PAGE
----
Tag: conspiracy theories

There is no exercise of the intellect which is not, in the final analysis, useless

A quotation from a short story from Jorge Luis Borges’ Labyrinths provides the title for today’s article. I want to dig into the work of danah boyd and the transcript of a talk she gave recently, entitled Agnotology and Epistemological Fragmentation. It helps us understand what’s going on behind the seemingly-benign fascias of social networks and news media outlets.

She explains the title of her talk:

Epistemology is the term that describes how we know what we know. Most people who think about knowledge think about the processes of obtaining it. Ignorance is often assumed to be not-yet-knowledgeable. But what if ignorance is strategically manufactured? What if the tools of knowledge production are perverted to enable ignorance? In 1995, Robert Proctor and Iain Boal coined the term “agnotology” to describe the strategic and purposeful production of ignorance. In an edited volume called Agnotology, Proctor and Londa Schiebinger collect essays detailing how agnotology is achieved. Whether we’re talking about the erasure of history or the undoing of scientific knowledge, agnotology is a tool of oppression by the powerful.

danah boyd

Having already questioned ‘media literacy’ the way it’s currently taught through educational institutions and libraries, boyd explains how the alt-right are streets ahead of educators when it comes to pushing their agenda:

One of the best ways to seed agnotology is to make sure that doubtful and conspiratorial content is easier to reach than scientific material. And then to make sure that what scientific information is available, is undermined. One tactic is to exploit “data voids.” These are areas within a search ecosystem where there’s no relevant data; those who want to manipulate media purposefully exploit these. Breaking news is one example of this.


Today’s drumbeat happens online. The goal is no longer just to go straight to the news media. It’s to first create a world of content and then to push the term through to the news media at the right time so that people search for that term and receive specific content. Terms like caravan, incel, crisis actor. By exploiting the data void, or the lack of viable information, media manipulators can help fragment knowledge and seed doubt.

danah boyd

Harold Jarche uses McLuhan’s tetrads to understand this visually, commenting: “This is an information war. Understanding this is the first step in fighting for democracy.”

Harold Jarche on Agnotology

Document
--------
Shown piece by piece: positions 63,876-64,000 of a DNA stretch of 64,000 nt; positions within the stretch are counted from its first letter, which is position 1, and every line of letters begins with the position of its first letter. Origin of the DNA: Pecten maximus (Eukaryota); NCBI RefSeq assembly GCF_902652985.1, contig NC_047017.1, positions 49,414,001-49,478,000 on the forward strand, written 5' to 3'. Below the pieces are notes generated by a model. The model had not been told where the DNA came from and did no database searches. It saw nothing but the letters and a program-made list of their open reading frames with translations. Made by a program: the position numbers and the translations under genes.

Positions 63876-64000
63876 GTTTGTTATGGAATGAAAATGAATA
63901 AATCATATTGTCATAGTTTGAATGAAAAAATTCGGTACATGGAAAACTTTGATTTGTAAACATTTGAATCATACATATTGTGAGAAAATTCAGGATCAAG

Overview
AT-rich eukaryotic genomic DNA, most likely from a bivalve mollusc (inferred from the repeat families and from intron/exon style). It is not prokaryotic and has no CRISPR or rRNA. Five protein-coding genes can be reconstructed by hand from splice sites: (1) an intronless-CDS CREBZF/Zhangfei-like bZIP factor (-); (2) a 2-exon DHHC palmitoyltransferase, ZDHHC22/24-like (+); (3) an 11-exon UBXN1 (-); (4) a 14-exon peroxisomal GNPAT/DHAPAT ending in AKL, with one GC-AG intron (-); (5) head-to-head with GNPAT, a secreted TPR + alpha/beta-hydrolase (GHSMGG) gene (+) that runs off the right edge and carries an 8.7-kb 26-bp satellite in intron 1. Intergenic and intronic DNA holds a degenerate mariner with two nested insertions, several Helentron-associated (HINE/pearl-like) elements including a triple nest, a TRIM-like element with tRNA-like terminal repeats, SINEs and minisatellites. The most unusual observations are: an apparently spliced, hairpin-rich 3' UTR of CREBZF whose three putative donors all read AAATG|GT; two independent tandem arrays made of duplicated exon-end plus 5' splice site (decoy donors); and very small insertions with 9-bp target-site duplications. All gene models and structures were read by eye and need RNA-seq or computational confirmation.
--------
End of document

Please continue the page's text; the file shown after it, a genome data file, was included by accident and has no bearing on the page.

We can teach children sitting in classrooms all day about checking URLs and the provenance of the source, but how relevant is that when they’re using YouTube as their primary search engine? Returning to danah boyd:

YouTube has great scientific videos about the value of vaccination, but countless anti-vaxxers have systematically trained YouTube to make sure that people who watch the Center for Disease Control and Prevention’s videos also watch videos asking questions about vaccinations or videos of parents who are talking emotionally about what they believe to be the result of vaccination. They comment on both of these videos, they watch them together, they link them together. This is the structural manipulation of media.

danah boyd

It’s not just the new and the novel. Even things that are relatively obvious to those of us who have grown up as adults online are confusing to older generations. As this article by BuzzFeed News reporter Craig Silverman points out, conspiracy-believing retirees have disproportionate influence on our democratic processes:

Older people are also more likely to vote and to be politically active in other ways, such as making political contributions. They are wealthier and therefore wield tremendous economic power and all of the influence that comes with it. With more and more older people going online, and future 65-plus generations already there, the online behavior of older people, as well as their rising power, is incredibly important — yet often ignored.

Craig Silverman

So when David Buckingham asks ‘Who needs digital literacy?’ I think the answer is everyone. Having been a fan of his earlier work, it saddens me to realise that he hasn’t kept up with the networked era: